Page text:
In every way that you can imagine, the Pacific Islands are a far-reaching collection. From the quantity of archipelagos included, their geography spanning an entire ocean and with isles based in the South seas, though Polynesia and up-towards the US – the term covers a vast region.
We’re not into local-geopolitics, what is mainland and who is in a trading sub-block - we’re into spirits and telling their story so for this mini-regional guide, the criteria for inclusion was to be an island in the Pacific. And from a drinker’s perspective, there’s an interesting story to tell.
The islands have never been associated with the likes of rum in the same way similar sized islands the Caribbean are. Yet it’s made there and worth seeking out. The climate and the quality of sugar cane being grown in places such as of Fiji and French Polynesia have allowed local rum producers to create expressions packed with character.
The latter’s history with it may surprise you too - sugar cane has been growing there since 300AD, with Polynesian cane varieties such as O’Tahiti one of the main sugarcanes to be cultivated in the world from 1820 to 1850 before being supplanted by hybrid varieties. Sugar cane now covers about 50 hectares spread across several islands and propelled by in-demand producers, the ambition there is to develop up to 300 hectares in the 10 years.
New Zealand is often forgotten about in the world of spirits, overlooked in the haste to celebrate the more readily exported, exciting brands from Australia. It’s a huge shame however, as they share an ability to create compelling brands with global appeal. If given a moment in the international limelight, they would find welcoming glasses the world over.
Spin the globe and to an island on the other end of the ocean, Hawaii, and you’ll find a familiar story playing out in several island nations.
In particular, it shares many of the same challenges of some of the “destination” islands of the Caribbean in how it deals with being defined by the tourist economy. As with elsewhere, for every opportunity that it creates, there’s issues and inequality that can arise from it too. For distillers on the island, being true to their roots and local identity while bridging the gap to what’s perceived (and sometimes forced on them) by outsiders is a fine line to walk.
The drinks scene across the Pacific, the local cultures being manifested into distilled spirits and how those stories are being told makes it a fascinating region.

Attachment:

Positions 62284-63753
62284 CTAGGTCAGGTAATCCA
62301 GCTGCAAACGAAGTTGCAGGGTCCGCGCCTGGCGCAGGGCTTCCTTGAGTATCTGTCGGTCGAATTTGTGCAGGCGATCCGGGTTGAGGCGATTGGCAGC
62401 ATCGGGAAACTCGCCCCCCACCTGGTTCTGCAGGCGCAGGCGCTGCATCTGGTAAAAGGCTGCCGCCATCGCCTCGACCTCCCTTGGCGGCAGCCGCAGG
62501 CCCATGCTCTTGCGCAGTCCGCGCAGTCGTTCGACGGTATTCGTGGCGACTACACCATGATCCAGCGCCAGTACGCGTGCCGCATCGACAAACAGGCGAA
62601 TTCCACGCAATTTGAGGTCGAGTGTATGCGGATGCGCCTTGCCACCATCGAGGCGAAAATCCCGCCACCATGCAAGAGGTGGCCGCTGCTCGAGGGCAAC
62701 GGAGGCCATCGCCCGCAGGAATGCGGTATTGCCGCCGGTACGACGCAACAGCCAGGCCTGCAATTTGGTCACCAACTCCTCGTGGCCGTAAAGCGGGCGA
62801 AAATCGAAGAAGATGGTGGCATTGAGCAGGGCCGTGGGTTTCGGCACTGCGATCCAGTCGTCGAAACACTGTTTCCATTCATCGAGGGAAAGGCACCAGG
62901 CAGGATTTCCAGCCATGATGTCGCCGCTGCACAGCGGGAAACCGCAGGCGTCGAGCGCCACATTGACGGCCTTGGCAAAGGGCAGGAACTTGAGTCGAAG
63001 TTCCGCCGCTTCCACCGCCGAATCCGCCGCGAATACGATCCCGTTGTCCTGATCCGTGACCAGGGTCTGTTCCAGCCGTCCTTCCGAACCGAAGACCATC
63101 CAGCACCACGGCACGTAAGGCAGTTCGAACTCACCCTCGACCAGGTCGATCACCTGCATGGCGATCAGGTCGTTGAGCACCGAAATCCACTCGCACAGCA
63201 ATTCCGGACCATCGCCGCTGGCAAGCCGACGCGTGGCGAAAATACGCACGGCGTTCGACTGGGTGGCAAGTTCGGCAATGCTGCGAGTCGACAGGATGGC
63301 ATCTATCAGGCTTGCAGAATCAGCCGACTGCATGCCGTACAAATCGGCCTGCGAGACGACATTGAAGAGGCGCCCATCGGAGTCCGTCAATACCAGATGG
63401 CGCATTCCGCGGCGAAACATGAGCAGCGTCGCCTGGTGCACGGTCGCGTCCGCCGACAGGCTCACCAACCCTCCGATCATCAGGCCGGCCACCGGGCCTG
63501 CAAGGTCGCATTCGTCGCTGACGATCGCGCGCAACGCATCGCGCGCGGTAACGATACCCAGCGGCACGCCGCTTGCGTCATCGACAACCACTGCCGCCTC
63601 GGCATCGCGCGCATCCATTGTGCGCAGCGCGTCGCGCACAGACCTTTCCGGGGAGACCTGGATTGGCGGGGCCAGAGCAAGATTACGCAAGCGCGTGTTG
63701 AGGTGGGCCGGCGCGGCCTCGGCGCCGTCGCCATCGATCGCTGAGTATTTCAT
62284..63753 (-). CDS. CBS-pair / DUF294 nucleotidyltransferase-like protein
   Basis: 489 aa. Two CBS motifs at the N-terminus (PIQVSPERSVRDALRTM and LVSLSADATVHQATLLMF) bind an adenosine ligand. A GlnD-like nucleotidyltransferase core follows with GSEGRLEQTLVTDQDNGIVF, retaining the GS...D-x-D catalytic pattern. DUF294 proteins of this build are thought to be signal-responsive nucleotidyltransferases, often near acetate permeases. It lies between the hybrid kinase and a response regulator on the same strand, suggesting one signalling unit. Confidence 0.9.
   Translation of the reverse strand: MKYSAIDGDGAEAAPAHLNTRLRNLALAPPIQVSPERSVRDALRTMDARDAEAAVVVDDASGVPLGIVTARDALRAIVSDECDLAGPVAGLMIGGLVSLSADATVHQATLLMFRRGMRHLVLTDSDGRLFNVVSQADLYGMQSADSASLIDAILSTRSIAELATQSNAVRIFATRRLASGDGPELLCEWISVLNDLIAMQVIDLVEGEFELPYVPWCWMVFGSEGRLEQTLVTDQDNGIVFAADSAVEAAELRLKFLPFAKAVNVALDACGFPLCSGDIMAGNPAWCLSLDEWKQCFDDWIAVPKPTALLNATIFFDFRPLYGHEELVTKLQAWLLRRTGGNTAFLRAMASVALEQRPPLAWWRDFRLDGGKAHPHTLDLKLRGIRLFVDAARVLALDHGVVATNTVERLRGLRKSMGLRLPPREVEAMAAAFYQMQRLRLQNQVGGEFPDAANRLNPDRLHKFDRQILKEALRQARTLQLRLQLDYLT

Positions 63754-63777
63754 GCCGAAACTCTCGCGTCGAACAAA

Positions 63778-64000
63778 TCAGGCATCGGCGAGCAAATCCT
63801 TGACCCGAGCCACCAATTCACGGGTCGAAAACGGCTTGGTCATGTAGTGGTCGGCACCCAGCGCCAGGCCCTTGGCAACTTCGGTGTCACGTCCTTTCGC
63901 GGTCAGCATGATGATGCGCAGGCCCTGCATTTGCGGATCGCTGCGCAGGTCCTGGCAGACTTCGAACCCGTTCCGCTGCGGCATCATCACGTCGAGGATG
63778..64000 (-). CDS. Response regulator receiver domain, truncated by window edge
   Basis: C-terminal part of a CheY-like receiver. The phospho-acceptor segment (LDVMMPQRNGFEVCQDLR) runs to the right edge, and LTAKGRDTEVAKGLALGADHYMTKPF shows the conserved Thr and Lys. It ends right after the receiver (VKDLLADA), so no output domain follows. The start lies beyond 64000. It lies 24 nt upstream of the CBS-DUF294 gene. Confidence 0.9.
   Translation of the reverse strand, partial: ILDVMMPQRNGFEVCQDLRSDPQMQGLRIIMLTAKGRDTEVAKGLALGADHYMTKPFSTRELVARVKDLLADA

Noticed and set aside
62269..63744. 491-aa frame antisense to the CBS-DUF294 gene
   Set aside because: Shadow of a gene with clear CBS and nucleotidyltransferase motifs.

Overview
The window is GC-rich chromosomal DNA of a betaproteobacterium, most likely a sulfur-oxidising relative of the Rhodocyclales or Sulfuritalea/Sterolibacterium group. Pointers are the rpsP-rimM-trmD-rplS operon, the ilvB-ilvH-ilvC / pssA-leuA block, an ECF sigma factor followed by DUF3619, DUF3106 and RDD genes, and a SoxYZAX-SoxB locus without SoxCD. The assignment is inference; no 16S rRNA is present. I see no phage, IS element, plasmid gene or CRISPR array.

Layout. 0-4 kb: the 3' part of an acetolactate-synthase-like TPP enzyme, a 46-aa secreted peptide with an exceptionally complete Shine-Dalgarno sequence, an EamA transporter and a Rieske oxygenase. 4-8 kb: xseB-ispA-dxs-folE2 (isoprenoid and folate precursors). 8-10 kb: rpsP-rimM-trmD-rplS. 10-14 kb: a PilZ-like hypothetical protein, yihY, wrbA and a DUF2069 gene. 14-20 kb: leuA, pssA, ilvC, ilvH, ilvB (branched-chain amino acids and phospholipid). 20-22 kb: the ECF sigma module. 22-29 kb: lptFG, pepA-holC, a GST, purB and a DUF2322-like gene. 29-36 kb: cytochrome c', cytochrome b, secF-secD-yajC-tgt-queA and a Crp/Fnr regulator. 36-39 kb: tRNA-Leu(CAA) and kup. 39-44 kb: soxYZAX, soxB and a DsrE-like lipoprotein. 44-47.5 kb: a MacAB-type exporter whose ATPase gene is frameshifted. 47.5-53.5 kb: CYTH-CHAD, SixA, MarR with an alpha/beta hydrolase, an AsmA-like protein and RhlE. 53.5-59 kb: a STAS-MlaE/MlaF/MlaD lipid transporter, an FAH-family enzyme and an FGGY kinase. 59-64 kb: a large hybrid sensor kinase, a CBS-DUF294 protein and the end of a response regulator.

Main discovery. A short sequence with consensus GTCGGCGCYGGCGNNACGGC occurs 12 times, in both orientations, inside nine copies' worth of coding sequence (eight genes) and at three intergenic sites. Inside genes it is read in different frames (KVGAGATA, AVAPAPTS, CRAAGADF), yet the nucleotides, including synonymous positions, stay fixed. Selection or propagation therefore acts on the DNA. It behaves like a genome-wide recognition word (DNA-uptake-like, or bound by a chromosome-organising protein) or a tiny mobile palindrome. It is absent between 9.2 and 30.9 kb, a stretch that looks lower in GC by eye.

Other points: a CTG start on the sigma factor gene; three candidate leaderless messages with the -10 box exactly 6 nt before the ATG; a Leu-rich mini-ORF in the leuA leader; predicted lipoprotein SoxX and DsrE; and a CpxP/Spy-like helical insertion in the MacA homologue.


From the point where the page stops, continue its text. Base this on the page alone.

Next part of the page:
From our perspective, what we’ve seen is a lot of interpretations and amalgamations of Pacific culture and pacific brands, but there’s not been a breakthrough producer that's risen to represent the region.
In some ways it’s an impossible task as each country is unique. However, there are countless examples of “flag-barer” distilleries all around the world who don’t necessarily capture everything about where they represent, just enough to offer a taste. For example, Australia is far more complex than Four Pillars, while India can’t be fully represented in just one gin either. And yet, they are lead brands that offer a glimpse and help place their respective countries on the map.
There isn’t one in the Pacific yet. Could you even name a Samaoan, Tongan or Polynesian spirits producer? Could you really state one New Zealand distiller that is head and shoulders above others in the country in international markets?
And therein lies both the opportunity and the best way to understand the region’s spirits. It’s fractured into pockets.
So many of the producers share transient ideas and methods of production that have voyaged over the seas for centuries - similar to Asia in some places and more akin to the US in others. Each spirit they make is a tile that reflects the complex mix of global and local economies as well as their cultures. It’s by appreciating each tiny one side by side that you can reveal the mosaic that they form and the full story they tell.
One thing's for sure, while there might not be that “lead” brand yet there’s a lot to see if you care to look for it.